What’s been going on in the world of data centers recently? Find out in our bimonthly news roundup below!
Artificial Intelligence Plays Football
New advancements are being made in the world of artificial Intelligence (AI) almost constantly, with perhaps the most interesting of late being a game of football. Google’s artificial intelligence division ‘DeepMind’ has taught AI humanoid characters how to play football, testing their capacity to work together as part of a team.
On a wider scale, this is ultimately to enhance communication and coordination between independent AI systems, which could open a plethora of exciting uses once further refined in and across data centers.
You can read more about it on DeepMind’s website
New Record Fiber Optic Speed Achieved
A team of researchers from the National Institute of Information and Communications Technology (also known as NICT) in Japan have achieved a new record speed for data transmission in a standard cladding diameter (0.125 mm) multi-core fiber cable at 1.02 Petabits per second (Pbs). This was over a distance of 51.7km.
NICT set the previous record for data transmission speed back in December 2020 at a speed of 1.01Pbps. However, the previous record was achieved using a single-core cable with 15 fiber modes (multi-modes) – via the C + L wavelength bands, over a distance of 23km. This new record has transmitted data a fraction of Petabit faster, but also covered over double the distance!
In addition, the previous record required complex MIMO (Multiple-input-multiple-output) digital signal processing to unscramble the signals. The new record did not require any specialist transceiver hardware.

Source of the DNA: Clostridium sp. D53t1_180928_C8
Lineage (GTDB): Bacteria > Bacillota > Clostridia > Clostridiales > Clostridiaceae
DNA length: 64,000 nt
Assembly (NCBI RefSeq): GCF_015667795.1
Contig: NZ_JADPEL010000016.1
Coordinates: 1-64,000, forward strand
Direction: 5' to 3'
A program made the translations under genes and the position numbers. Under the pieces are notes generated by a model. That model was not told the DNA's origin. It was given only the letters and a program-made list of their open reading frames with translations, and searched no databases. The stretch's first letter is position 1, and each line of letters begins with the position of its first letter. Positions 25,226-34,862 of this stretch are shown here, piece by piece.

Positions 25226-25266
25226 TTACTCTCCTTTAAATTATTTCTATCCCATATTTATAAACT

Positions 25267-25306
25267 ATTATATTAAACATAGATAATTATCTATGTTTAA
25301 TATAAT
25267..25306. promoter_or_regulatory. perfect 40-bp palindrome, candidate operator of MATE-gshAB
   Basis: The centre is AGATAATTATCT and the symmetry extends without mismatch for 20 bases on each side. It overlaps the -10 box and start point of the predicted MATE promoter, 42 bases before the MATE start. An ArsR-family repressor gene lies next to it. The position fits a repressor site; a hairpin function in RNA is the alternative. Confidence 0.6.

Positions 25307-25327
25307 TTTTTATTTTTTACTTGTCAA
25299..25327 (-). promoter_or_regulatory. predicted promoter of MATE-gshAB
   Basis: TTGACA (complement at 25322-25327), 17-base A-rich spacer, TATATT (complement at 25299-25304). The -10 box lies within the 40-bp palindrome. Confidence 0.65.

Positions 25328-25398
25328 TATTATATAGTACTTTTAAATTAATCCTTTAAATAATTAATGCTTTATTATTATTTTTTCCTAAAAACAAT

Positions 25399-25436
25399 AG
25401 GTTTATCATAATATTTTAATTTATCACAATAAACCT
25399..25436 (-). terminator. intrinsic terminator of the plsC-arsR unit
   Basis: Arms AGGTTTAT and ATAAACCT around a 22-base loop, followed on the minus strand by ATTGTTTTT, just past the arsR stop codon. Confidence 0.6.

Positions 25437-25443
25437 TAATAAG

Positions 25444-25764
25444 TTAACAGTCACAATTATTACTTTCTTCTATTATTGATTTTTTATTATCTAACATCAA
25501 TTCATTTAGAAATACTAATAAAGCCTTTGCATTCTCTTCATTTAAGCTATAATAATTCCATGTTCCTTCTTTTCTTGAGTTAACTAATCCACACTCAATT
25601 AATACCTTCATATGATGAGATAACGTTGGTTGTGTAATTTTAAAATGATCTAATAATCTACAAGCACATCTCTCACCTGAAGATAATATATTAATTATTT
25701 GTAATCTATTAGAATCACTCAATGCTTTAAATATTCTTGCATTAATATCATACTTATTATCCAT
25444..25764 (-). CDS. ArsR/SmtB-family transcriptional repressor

You can read NICT’s Press Release here:
First Data Center in India to Deploy Hydrogen Fuel Cells
Nxtra Data have announced that they will be working with Bloom Energy to deploy hydrogen fuel cells at their data center in Karnataka, the first data center in India to do so. Nxtra hopes that this move will help further their sustainability efforts and achieve their goal to be net zero by 2031.
Tim Schweikert, Senior Managing Director of International Business Development at Bloom Energy, had this to say: “Bloom Energy’s technology is distinctly capable of helping India meet its decarbonization objectives as it transitions to a hydrogen economy.”
Data Center in Japan Explores Use of Snow for Cooling
The White Datacenter Project is a sustainability test site located in Bibai City on Hokkaido, Japan’s northern island. They are currently exploring how to utilize stored snow during the summer for cooling in addition to capturing heat emitted by the data center for greenhouses.
Initial results of the experimental project are encouraging but are currently only being tested in a 20-rack facility. The plan is to further scale this to a 3,000-rack facility. The researchers involved in the project believe that the results will show improved HVAC charges, potentially reducing them by up to 80% in comparison to traditional data center models.
IBM Builds Giant Fridge Capable of Getting Colder than Space to Keep its Quantum Computers Cool
The majority of quantum computers need to be kept in temperatures as close to zero as possible in order to function optimally. This temperature must also be constantly sustained with as little variance as possible, which is no mean feat, which is why IBM have built their proof-of-concept for a new cooling system altogether.
The solution is what is known as a ‘dilution refrigerator’, which uses a mixture of helium-3 and helium-4 to cool the contents down a minute fraction of a degree above absolute zero. IBM’s super-fridge, also known as Project Goldeneye, has been designed in a modular, clamshell fashion that allows the outer vacuum chamber to open sideways for scientists to easily access the hardware.
In tests, Goldeneye was able to cool down to just 25 mK, which is 1,000 times colder than the average temperature of space. When the IBM team of researchers placed a quantum chip inside, they were able to achieve a coherence time of around 450 microseconds.
While this concept won’t be a fully deployed solution just yet, it is hoped that it will help shape the future of cooling equipment for computing applications.